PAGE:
Thus, one of the Prophet (PBUH) duties was to interpret the Qur'anic injunctions.

"Obey Allah and obey the Prophet and render not your actions in vain."

"Whoever obeys the Messenger, he indeed obeys Allah."

Similarly, the Prophet (PBUH) has stressed the importance of his Sunnah. During the course of Khutbah al Wada'ah (Farewell Sermon) the Prophet (PBUH) is reported to have said:

"I leave behind two things, if you hold fast unto them you shall never go astray: the Book of Allah and my Sunnah."

Generally the Holy Qur'an lays down the broad aspects of the Law and Shari'ah obligations which cannot be fulfilled without resorting to the Sunnah of the Prophet the Prophet (s.a.w.s.). For instance, the Holy Qur'an orders Muslims to 'establish Salah' but does not provide the details for its method nor its specific timings. The details are found in the Sunnah. Again, the Holy Qur'an allows one to bequeath a share from one's estate to any person and does not stipulate the maximum limit for such a bequest. The Prophet (s.a.w.s.) is the one who fixed its maximum limit at one third of one's estate only.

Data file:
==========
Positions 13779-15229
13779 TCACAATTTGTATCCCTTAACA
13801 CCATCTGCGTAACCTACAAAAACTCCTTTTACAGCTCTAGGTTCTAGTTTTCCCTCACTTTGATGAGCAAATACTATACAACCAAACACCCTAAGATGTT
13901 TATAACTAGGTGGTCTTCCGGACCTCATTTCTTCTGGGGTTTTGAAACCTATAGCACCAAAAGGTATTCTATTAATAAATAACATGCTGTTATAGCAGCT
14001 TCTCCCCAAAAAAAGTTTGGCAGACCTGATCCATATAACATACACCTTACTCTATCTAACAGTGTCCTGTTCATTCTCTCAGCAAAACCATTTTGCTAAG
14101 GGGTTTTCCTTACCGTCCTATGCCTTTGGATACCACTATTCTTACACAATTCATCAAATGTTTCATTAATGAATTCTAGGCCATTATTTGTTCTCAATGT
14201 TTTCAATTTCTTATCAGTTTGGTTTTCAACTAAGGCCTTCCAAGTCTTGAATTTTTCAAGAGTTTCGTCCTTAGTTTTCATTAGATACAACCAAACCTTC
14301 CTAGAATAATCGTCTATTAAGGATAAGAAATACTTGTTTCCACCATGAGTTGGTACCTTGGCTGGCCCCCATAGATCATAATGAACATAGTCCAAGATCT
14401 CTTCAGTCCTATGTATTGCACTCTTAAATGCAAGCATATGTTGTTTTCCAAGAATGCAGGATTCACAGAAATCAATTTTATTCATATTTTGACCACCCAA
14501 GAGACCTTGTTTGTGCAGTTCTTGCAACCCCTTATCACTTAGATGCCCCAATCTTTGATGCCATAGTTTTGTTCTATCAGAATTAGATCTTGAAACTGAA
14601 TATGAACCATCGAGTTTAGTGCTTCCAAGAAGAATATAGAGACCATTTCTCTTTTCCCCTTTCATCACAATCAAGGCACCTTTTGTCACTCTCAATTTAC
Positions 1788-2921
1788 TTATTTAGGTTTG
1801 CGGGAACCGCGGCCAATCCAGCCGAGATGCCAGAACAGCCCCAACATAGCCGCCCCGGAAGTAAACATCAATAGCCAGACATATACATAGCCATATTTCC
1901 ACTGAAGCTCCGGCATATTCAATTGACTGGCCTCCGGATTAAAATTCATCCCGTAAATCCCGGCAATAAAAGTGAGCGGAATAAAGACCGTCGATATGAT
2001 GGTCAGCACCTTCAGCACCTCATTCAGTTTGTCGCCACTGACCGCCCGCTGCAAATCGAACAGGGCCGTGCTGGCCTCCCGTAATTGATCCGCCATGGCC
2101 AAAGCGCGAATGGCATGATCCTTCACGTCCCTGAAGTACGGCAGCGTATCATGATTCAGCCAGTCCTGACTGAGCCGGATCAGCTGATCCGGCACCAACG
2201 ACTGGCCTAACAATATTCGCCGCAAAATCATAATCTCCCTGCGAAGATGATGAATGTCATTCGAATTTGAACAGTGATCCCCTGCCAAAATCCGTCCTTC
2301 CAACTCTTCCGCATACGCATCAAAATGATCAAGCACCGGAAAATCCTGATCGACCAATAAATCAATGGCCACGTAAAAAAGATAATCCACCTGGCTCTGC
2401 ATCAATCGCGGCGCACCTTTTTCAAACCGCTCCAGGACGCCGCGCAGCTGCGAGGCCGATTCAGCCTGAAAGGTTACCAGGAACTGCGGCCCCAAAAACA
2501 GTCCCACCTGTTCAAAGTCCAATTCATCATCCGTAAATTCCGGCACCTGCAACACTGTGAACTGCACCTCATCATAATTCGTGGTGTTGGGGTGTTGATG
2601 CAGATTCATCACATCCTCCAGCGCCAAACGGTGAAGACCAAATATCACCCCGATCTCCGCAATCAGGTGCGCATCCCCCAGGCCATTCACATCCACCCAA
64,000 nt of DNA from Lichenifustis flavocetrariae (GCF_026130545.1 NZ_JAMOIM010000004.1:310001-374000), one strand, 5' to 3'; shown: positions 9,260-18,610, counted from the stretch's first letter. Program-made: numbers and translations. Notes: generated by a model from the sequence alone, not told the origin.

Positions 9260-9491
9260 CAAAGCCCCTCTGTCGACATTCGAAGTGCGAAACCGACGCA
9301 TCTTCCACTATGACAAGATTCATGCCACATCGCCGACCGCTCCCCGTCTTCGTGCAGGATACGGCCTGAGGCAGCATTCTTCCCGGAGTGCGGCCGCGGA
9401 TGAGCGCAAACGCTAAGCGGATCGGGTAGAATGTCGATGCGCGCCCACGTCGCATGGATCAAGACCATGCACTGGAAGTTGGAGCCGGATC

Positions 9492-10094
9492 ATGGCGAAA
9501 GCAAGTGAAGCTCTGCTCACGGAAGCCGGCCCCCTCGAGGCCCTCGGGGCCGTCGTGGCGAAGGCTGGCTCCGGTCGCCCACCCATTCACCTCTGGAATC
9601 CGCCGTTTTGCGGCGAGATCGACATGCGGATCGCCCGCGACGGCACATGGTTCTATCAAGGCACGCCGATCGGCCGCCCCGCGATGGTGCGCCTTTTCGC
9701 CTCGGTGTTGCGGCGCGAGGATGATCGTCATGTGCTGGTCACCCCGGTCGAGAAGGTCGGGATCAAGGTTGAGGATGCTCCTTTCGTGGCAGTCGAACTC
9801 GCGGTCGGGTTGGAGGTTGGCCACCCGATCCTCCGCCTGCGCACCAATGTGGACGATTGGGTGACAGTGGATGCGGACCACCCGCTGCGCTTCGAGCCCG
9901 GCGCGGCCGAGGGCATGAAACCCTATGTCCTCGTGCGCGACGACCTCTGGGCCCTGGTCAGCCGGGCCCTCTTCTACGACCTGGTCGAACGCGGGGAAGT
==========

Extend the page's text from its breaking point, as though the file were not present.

In other words then, the Prophet (s.a.w.s.) interpreted the verses of the Holy Qur'an and explained their meanings and implications to the Sahaabah (ra.) for practical application. In the process he (the Prophet) also made provisions for those aspects of the Law which were not specifically provided for in the Holy Qur'an. Likewise, all rules pertaining to sawm (Fasting), Hajj (annual Pilgrimage to Makkah) and Zakaat (compulsory charity) were laid down by the Prophet (s.a.w.s.).

It would be appropriate to point out here that in the Hadith literature there exist specific laws which have not been addressed by the Holy Qur'an. For example, the Prophet (s.a.w.s.) prohibited his followers from indulging in mut'ah (temporary marriage) at the time of the Battle of Khaybar. Likewise, the consuming of donkey meat and the meat of any carnivorous animal was declared by the Prophet (s.a.w.s.) to be Haram (forbidden), while no mention of such prohibition is expressed in the Qur'an. These are only two of many other examples which unequivocally establish the authoritative stance and position of the Hadith in matters of the Shariah.